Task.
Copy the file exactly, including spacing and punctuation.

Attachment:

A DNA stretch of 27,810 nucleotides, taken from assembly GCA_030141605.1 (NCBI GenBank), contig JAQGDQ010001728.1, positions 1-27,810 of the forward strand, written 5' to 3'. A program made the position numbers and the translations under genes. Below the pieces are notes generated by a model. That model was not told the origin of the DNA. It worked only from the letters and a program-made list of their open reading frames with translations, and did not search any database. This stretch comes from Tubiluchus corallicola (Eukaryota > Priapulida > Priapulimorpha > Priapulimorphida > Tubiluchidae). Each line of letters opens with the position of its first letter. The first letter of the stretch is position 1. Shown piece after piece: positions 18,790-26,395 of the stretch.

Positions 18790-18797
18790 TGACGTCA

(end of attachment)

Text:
A DNA stretch of 27,810 nucleotides, taken from assembly GCA_030141605.1 (NCBI GenBank), contig JAQGDQ010001728.1, positions 1-27,810 of the forward strand, written 5' to 3'. A program made the position numbers and the translations under genes. Below the pieces are notes generated by a model. That model was not told the origin of the DNA. It worked only from the letters and a program-made list of their open reading frames with translations, and did not search any database. This stretch comes from Tubiluchus corallicola (Eukaryota > Priapulida > Priapulimorpha > Priapulimorphida > Tubiluchidae). Each line of letters opens with the position of its first letter. The first letter of the stretch is position 1. Shown piece after piece: positions 18,790-26,395 of the stretch.

Positions 18790-18797
18790 TGACGTCA